February 16th, 2017
Too big to flop: Inside Indiegogo’s plan to circumvent crowdfunding failures
Crowdfunding has a failure problem. Over the past couple years, platforms like Kickstarter and Indiegogo have been host to quite a few high-profile flops. Just last month, the once-super promising Lily camera drone project crashed back to earth. Having collected $34 million in pre-orders from a massive 60,000 customers, it closed shop before entering production.
Before that, there was the Coolest Cooler debacle: an ongoing) predicament in which the most successful Kickstarter project of all time (over $13 million in pledges) failed to deliver to thousands of its backers.
Before that, it was the Zano Drone: a failed UAV project that left over 14,000 orders unfulfilled. The list goes on and on.
Crowdfunding feeds into the “couple of guys (or gals) building something in a garage” dream that Silicon Valley is built on.
Thing is, these aren’t isolated incidents — they’re just the most widely-publicized ones. Spend just a few minutes Googling your chosen category of crowdfunding project (video game, desk toy, drinks cooler, UAV) and you’ll find hear about so many crowdfunding disasters that you’ll want to get memories of Kickstarter and its ilk surgically removed from your brain.
In some of these crowdfunding horror shows, refunds are thankfully given out. In others, creators are never heard from again, and the idea that you’ll get your hard-earned money back is as likely as a friendly resolution to an argument in a YouTube comments section.
Unpacking all of this isn’t easy. Most crowdfunding entrepreneurs we speak with harbor the fear that nobody is going to pay any attention to their campaign; worrying about what will happen if people pay it too much attention is like seeking an advance restraining order against Mila Kunis on the off chance that she might one day start stalking you.
See: Move over Kickstarter, equity crowdfunding lets you get a piece of the action, not just a lousy T-shirt
From a subscriber perspective, it’s no less complex. Part of what we love about crowdfunding is the DIY ethos behind it. If a company is too established, if it’s a millionaire movie star raising money for a project they could pay for themselves, people understandably bristle. Crowdfunding feeds into the “couple of guys (or gals) building something in a garage” dream that Silicon Valley is built on. You’re along for the ride. Delays are commonplace and, so long as they’re not indefinite and backers are kept informed of progress, most don’t get too upset.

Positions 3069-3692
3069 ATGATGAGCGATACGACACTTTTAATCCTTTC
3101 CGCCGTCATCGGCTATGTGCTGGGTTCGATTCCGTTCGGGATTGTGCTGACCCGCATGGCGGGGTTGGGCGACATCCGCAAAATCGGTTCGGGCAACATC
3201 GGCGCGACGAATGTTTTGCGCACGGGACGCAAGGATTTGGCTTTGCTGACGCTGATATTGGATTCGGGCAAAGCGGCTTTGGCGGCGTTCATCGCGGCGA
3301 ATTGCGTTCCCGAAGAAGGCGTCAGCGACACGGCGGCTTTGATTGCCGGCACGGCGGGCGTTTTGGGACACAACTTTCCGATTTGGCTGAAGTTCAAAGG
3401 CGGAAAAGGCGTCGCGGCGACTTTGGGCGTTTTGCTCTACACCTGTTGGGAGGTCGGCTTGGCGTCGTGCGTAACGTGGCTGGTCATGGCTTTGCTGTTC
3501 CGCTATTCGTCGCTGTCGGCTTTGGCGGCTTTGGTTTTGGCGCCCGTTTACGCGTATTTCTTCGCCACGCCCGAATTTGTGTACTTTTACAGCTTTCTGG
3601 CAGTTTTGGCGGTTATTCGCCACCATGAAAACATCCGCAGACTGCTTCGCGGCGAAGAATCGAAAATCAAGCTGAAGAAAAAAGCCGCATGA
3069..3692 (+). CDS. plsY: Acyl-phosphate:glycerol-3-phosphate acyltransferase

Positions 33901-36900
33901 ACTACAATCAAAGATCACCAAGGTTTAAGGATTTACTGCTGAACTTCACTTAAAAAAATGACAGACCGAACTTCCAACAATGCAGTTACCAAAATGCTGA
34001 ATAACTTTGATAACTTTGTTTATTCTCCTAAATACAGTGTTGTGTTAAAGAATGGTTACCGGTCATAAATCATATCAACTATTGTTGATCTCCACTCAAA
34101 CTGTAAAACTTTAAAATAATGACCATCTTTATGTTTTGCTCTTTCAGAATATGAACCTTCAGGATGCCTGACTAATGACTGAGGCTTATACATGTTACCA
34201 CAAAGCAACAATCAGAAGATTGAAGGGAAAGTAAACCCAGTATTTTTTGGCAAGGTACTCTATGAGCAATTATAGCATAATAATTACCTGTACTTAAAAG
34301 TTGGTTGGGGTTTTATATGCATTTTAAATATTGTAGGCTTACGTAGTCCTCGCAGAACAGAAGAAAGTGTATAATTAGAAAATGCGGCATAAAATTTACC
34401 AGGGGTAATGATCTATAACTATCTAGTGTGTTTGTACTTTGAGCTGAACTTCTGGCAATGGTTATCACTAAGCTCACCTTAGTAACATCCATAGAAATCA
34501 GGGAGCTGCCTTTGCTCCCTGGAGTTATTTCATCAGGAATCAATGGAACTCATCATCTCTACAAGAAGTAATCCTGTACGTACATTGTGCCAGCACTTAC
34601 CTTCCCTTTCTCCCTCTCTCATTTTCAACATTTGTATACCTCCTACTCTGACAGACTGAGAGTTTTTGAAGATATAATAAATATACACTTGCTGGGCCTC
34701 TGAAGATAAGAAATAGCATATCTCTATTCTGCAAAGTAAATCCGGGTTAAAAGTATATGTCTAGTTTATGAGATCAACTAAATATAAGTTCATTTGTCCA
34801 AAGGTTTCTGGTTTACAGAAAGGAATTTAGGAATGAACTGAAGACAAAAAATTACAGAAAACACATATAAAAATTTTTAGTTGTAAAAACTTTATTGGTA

After all what’s the alternative: turning crowdfunding into platforms geared only at the pros, rather than the kind of democratized market place it was envisioned as?
So what’s the answer?
As crowdfunding continues to develop, these are questions that need to be addressed, not willfully ignored. This is a conundrum Indiegogo is trying to help solve. As the one of the top two crowdfunding sites (alongside Kickstarter) Indiegogo has hosted more than 700,000 campaigns over its 8.5 years of life — and helped raise over $1 billion in pledges along the way.
However, with more and more stories of failure among crowdfunding entrepreneurs, Indiegogo is trying to change its service to resolve some of the frequent problem users and entrepreneurs face.
For Indiegogo CEO David Mandelbrot, the campaign which alerted him to the problem was a 2015 project on the platform called Axent Wear Cat Ear Headphones.
“It was created by two design students at UC Berkeley who had the original goal of raising around $250,000, and raised over $3 million on Indiegogo,” Mandelbrot told Digital Trends. “But they were design students: they’d never done manufacturing of a consumer product at scale. Their story was the inspiration for our lifecycle strategy.”
The National Crowdfunding Association of Canada (NCFA Canada) is a cross-Canada non-profit actively engaged with both social and investment crowdfunding stakeholders across the country. NCFA Canada provides education, research, leadership, support and networking opportunities to over 1500+ members and works closely with industry, government, academia, community and eco-system partners and affiliates to create a strong and vibrant crowdfunding industry in Canada. Learn more at www.ncfacanada.org.